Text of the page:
Witch Mountain Interview with Nathan Carson: The Shape Truth Takes

Musician Portrait series

Something is stirring in the Witch Mountain camp. I don’t know quite what yet, but on Nov. 10, the Portland, Oregon, outfit posted the following: “Just booked studio time to record a song in early December. Details when we are allowed to share them.”

Cryptic but precise, obscure and calculated, the message itself sums up a lot of what Witch Mountain have become over the last few years. After getting off tour this fall Nik Turner‘s incarnation of Hawkwind, the band — founded by guitarist Rob Wrong (to whom I’ve never spoken because he used to review records for stonerrock.com and would blow my meager knowledge of heavy out of the water) and drummer Nathan Carson (who also runs Nanotear Booking and has been interviewed here before) — said farewell to vocalist Uta Plotkin. They lost their bassist at the time as well, but it was Plotkin who grabbed the headlines, and reasonably so. Among metal singers, hers was a singular voice, resonant in its power and presence, but able also to convey emotion, bluesy soul and, particularly in the case of their latest album, Mobile of Angels (review here), a desperate sense of longing.

Their third offering for Profound Lore and third since reactivating following a long hiatus after their 2001 debut, Come the Mountain (discussed here), it’s easy to think of Mobile of Angels as a culmination in light of Plotkin‘s departure, and certainly it is their crowning achievement to date, but it’s also a step in an interrupted progression from their last two outings, 2012’s Cauldron of the Wild (review here) and 2011’s South of Salem (review here). With the constant thread of Billy Anderson‘s production, one can hear Witch Mountain growing on these three albums, becoming the assured, progressive act they are on Mobile of Angels, patiently presenting an all-too-brief 38 minutes that’s beautiful and desolate at the same time.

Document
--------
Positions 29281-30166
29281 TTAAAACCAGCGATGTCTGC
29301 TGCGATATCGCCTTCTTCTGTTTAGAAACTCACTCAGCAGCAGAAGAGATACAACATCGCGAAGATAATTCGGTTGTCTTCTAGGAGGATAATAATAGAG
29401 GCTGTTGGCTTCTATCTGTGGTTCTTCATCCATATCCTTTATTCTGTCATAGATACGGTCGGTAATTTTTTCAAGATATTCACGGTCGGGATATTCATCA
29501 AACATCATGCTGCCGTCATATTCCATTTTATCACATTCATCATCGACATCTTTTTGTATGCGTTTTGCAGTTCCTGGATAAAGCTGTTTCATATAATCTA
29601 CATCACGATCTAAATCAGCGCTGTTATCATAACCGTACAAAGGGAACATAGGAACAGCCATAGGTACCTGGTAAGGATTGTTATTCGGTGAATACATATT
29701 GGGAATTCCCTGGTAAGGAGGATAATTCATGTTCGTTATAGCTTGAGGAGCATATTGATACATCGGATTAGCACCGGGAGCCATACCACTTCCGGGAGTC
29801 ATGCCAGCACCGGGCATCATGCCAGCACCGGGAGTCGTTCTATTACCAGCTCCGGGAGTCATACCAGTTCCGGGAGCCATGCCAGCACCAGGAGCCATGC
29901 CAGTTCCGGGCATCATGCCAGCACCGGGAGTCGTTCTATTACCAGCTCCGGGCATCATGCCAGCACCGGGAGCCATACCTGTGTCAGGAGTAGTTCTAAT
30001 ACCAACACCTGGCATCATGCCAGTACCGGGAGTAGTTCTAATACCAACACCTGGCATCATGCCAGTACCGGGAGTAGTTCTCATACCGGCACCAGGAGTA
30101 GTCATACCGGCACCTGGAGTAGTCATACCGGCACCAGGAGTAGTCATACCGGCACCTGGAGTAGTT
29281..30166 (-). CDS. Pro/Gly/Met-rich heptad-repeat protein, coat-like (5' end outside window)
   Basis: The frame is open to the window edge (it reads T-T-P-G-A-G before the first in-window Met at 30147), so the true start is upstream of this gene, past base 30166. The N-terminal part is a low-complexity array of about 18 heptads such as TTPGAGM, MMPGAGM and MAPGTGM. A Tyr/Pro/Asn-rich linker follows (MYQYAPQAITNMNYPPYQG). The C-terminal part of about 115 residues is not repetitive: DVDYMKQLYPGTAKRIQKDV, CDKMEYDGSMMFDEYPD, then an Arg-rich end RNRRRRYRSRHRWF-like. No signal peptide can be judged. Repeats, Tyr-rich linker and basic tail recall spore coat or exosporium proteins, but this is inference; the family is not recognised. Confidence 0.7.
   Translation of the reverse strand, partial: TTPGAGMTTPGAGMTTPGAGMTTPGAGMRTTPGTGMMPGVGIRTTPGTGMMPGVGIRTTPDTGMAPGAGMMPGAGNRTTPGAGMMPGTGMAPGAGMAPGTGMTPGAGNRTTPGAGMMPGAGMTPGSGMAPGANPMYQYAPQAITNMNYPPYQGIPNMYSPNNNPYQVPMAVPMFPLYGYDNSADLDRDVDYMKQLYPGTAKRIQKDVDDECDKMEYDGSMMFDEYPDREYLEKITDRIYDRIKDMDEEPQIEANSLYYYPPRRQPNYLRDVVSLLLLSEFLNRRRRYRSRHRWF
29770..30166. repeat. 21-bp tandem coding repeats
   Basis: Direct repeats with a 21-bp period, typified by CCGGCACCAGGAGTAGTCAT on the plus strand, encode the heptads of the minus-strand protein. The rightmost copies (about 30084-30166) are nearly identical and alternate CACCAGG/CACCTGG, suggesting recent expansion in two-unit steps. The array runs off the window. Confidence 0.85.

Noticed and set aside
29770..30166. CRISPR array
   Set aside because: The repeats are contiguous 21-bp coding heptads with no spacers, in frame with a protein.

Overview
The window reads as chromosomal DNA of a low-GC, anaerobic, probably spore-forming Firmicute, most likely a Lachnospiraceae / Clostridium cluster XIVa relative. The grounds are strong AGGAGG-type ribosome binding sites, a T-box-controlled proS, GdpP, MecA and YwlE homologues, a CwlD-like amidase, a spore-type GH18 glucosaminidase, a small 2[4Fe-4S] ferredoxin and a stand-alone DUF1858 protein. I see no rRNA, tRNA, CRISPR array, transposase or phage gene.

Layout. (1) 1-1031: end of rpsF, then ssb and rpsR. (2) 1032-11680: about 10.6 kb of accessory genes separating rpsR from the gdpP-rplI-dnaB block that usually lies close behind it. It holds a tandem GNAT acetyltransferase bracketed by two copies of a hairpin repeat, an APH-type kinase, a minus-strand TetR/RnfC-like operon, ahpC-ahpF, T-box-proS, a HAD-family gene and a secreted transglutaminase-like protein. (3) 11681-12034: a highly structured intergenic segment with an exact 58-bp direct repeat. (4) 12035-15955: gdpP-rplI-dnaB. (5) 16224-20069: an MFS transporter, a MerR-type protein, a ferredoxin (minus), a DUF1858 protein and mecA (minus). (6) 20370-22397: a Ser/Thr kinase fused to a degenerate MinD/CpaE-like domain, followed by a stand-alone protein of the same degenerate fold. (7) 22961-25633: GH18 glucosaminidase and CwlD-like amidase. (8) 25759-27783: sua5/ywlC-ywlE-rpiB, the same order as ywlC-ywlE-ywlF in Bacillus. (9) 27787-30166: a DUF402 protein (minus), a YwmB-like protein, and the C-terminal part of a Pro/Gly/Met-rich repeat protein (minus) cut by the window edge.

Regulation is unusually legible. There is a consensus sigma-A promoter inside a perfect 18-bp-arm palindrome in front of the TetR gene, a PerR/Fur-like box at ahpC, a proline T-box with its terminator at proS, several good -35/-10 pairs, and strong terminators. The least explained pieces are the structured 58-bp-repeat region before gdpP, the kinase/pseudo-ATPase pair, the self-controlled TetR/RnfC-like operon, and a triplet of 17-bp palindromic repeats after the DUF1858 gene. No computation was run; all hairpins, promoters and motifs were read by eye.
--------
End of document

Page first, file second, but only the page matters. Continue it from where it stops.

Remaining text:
Carson knows that whoever takes the vocalist role has a challenge ahead of them. In the interview that follows, he talks about how Plotkin‘s leaving took shape, making Mobile of Angels, the mood on this last tour and what they might be looking for in a new singer. The question at this point, after the above Nov. 10 post, is whether or not they’ve found that person. I guess we’ll have to wait and see.

Full Q&A is after the jump. Please enjoy.

witch mountain nik turner tour bannerHow was the tour?

It was the most successful trip that we’ve ever done. It was definitely, on an interpersonal level – just because there were two people with one foot out the door – it’s just like anytime you give notice at a job, the last two weeks can be a little dicey, but everyone was professional and did what they needed to do and we played really well and ended on a really high note. I’m really happy that we did it, and I’m also happy that it’s over.